It’s snow time!
Many residents of Mesa County didn’t make it to work Tuesday because of the massive snowstorm that hit the area beginning Monday afternoon. They couldn’t ride Grand Valley Transit buses because they weren’t running. Students couldn’t attend classes at Mesa State College, School District 51 or many other schools in the region. Some government offices weren’t open. Others closed early.
But most of those who subscribed to The Daily Sentinel received their newspapers Tuesday, even if some papers came late.
There’s self-congratulation in that statement, we’ll admit, but also a great deal of admiration.
More than 70 percent of this newspaper’s delivery people were out before daylight Tuesday — as they are every day. This day many of them were delivering papers along streets and in neighborhoods that wouldn’t see a snowplow until long after the paper had been delivered.
Not that the Sentinel delivery efforts went off without a hitch. Delivery was cancelled in certain parts of Orchard Mesa and mountain areas outside of the Grand Valley because roads were impassable in many places. On other routes, delivery was delayed until later in the day, when more roads were plowed. In many neighborhoods, papers were delivered, but buried under snow before customers found them. Still, delivery crews worked hard to get papers to as many customers as possible.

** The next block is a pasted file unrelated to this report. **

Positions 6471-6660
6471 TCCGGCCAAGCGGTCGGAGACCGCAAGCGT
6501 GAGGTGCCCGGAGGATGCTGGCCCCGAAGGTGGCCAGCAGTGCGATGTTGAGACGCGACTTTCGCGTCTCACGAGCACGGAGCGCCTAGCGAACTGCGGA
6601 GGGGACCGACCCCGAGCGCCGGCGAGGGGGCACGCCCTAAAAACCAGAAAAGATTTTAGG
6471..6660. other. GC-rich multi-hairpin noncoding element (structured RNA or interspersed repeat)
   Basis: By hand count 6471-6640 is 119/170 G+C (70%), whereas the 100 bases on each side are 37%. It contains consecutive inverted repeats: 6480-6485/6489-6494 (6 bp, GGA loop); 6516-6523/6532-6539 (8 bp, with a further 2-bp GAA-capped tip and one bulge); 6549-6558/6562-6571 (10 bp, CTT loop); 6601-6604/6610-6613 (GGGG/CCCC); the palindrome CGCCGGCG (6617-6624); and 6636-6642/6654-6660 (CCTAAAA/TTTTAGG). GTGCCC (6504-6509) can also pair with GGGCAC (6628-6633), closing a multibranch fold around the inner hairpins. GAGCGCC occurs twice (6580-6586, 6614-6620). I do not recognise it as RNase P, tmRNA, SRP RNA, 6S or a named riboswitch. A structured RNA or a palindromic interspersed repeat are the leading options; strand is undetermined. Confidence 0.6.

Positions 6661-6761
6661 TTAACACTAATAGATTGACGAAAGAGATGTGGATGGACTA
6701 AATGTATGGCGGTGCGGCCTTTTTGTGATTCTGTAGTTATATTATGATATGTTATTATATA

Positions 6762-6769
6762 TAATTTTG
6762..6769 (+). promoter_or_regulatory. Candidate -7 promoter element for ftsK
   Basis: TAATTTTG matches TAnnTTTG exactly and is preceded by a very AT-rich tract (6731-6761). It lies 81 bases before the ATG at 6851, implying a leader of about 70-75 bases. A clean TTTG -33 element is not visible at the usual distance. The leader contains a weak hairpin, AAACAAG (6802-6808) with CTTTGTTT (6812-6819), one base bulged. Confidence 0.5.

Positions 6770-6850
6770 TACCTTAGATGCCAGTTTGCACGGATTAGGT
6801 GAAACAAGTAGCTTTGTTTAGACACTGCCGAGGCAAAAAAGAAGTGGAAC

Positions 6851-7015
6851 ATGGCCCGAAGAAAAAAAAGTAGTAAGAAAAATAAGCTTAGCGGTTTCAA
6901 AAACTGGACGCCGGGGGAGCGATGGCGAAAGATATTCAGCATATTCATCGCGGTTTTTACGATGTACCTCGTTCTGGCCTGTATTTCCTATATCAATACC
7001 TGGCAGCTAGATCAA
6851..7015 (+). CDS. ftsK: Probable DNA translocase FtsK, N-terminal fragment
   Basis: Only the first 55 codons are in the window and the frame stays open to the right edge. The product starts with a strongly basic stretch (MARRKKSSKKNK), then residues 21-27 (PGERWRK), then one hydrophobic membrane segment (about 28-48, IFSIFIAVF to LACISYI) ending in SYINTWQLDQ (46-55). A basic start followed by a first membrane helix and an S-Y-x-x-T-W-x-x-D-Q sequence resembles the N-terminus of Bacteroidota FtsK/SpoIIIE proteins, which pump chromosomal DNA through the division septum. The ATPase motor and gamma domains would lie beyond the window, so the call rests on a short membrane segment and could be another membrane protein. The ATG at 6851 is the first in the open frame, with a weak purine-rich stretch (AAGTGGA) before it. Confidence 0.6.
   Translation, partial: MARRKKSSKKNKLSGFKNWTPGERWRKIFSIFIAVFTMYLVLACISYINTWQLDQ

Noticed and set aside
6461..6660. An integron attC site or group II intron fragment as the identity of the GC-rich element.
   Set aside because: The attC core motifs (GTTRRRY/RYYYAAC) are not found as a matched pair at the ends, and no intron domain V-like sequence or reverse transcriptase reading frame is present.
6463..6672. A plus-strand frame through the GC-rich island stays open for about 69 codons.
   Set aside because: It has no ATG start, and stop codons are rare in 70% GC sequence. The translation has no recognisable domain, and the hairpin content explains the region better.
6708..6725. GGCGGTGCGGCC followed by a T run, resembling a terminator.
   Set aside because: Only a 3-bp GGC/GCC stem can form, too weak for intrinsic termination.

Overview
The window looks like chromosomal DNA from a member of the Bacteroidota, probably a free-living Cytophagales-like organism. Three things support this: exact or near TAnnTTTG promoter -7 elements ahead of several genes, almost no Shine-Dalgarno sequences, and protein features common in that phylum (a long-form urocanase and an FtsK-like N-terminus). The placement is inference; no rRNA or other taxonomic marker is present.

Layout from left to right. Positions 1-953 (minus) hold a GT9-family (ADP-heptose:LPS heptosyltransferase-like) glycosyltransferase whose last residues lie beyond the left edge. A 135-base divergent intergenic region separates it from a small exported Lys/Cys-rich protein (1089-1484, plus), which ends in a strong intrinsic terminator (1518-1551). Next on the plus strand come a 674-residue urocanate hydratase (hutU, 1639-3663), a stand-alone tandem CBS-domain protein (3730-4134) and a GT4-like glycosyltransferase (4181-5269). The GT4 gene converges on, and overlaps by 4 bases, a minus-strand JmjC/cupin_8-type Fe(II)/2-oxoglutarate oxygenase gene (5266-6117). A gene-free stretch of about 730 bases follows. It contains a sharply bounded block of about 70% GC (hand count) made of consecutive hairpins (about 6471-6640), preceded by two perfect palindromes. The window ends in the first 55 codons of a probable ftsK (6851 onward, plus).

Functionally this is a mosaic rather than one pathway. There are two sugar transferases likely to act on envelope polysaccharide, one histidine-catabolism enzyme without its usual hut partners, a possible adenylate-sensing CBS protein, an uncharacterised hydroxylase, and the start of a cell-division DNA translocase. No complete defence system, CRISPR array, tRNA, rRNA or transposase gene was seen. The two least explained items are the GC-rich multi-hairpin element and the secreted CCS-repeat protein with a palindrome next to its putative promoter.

Our admiration isn’t reserved exclusively for newspaper carriers. Many other people were out in the blowing snow, on slick roads long before the sun appeared, simply because theirw jobs required it.
Officers with the Colorado State Patrol, Mesa County Sheriff’s Department and Grand Junction Police Department, along with emergency crews, were out through much of the night and throughout Tuesday, handling the most serious of the many snow-related accidents that occurred.
Whether Grand Junction and Mesa County have enough snowplows and drivers to handle a snowfall such as occurred this week is a highly debatable question, especially given the current economic conditions. But we applaud those who were out, working extra hours in tough conditions to try to keep major roadways cleared and to plow side streets as time permitted. The same is true for the Colorado Department of Transportation plow drivers who worked through the night keeping Interstate 70 and other state highways open.
Doctors, nurses and other health providers continued to meet the needs of patients at the area’s hospitals and medical clinics.
Our sincere thanks go out to all those who worked Tuesday, under extremely difficult weather conditions, because they had jobs that needed to be done.